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Critical policies are needed to protect workers and their families amid the COVID-19 pandemic

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Critical policies are needed to protect workers and their families amid the COVID-19 pandemic

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Working families across California are already facing dramatically reduced earnings through work reductions and layoffs, loss of employer sponsored health insurance, and risk of housing displacement due to the COVID-19 pandemic—and many more will join them in the months to come. The impact will fall disproportionately on low-wage workers, immigrants, and workers of color, who are least able to absorb financial and health shocks. Immediate state and local government action is required on several fronts to protect the health and livelihood of California’s workers and their families. In this blog post, we first identify the industries most directly at risk of jobs loss and then outline principles for state and local policy responses to this crisis, highlighting immediate policy priorities.

A snapshot of California industries at the front lines of impact

The New York Times recently estimated that nationally, the primary sectors facing sharp decline in demand due to the COVID-19 pandemic accounted for $574 billion in employee compensation in 2018 and 13.8 million full-time equivalent employees. In Table 1 below, we conduct a similar analysis for California. We identify industries that are likely most at risk of immediate impacts from social distancing and public health directives to slow the spread of COVID-19: hotels, restaurants, entertainment, non-food retail, passenger transportation, and personal care services. In 2018, these industries accounted for 3.2 million jobs (19 percent of statewide employment) and $110 billion in annual payroll. The large majority of these jobs are in lower-wage industries, with annual earnings significantly lower than the state average. These industries are also a key source of employment for low-income communities, immigrant communities, and communities of color.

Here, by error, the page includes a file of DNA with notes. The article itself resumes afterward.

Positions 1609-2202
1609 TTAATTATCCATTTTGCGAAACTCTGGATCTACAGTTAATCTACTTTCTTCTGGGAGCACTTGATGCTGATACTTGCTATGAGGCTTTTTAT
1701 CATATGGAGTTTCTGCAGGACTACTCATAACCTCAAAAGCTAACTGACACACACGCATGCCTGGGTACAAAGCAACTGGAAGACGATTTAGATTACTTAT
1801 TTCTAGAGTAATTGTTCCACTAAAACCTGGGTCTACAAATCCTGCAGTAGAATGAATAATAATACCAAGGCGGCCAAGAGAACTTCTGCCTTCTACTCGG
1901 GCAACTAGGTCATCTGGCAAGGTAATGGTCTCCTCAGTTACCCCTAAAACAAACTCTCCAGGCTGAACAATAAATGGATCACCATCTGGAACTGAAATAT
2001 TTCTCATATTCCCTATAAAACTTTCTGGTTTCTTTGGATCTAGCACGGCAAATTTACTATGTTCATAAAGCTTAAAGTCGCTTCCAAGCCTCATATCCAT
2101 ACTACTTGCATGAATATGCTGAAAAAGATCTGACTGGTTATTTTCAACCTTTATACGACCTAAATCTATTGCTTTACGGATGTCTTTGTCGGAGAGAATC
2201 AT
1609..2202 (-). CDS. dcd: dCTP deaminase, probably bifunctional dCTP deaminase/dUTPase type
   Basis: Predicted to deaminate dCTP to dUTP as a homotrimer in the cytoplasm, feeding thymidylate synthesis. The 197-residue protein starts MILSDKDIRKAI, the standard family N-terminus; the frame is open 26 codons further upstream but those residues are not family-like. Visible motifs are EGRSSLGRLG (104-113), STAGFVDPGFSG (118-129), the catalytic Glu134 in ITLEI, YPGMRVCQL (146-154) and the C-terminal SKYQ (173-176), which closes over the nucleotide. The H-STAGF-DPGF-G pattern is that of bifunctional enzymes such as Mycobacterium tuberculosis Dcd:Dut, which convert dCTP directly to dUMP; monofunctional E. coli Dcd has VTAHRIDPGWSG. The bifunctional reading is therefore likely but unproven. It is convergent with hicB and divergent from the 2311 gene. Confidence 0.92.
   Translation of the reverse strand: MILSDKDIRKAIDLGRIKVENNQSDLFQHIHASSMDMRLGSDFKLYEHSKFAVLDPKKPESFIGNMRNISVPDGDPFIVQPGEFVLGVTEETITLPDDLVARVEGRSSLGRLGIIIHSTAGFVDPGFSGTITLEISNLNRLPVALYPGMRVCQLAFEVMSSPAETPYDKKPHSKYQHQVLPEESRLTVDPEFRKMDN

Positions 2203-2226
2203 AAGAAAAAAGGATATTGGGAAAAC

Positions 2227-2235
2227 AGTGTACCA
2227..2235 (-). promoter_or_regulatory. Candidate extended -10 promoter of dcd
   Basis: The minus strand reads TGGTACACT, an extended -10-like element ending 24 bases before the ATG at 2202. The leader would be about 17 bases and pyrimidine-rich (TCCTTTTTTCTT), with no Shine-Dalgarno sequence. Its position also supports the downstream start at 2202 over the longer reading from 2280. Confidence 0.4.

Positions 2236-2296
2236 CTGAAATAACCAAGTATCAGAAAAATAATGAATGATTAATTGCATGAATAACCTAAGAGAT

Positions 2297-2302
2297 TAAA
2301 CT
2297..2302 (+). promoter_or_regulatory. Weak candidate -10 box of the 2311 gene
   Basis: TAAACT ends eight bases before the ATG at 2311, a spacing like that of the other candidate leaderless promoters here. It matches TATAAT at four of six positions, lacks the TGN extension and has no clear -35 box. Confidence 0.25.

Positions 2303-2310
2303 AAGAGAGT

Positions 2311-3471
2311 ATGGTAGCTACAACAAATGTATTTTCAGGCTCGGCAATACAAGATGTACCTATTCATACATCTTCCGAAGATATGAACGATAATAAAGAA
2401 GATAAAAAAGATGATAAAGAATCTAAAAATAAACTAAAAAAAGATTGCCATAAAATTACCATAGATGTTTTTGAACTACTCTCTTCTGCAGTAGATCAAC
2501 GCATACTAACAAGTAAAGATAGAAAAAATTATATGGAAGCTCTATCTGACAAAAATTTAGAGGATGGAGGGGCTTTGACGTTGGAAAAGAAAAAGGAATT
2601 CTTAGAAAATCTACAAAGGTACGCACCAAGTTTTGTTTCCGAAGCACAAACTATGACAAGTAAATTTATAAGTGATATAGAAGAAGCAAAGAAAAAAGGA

COVID-19 affected industries table

To be clear, our analysis only identifies major industries that are currently most at risk of direct impacts from efforts to manage coronavirus pandemic. But the statewide shelter in place order that took effect on March 20 idles many other economic sectors, with the exception of federal critical infrastructure sectors and essential services. It is difficult at this early stage to predict what the actual employment and earnings impact will be. We can expect significant effects across the economy, including in industries as varied as professional and business services, construction, manufacturing, motion picture production, and wholesale trade. A recent NPR/PBS survey found that 18 percent of US workers have already had their work hours reduced or been laid off due to the coronavirus.

State and Local Policies to Support Workers and Their Families

Immediate state and local policy action is critical to respond to the hemorrhaging of jobs and wages and to protect the economic security of California’s working families. Key policy priorities include the following:

1. Provide income replacement and keep people in their jobs

Most low-wage workers do not receive adequate paid sick leave. The federal government and the state of California have taken several critical steps to expand benefits, but significant gaps in access and coverage remain.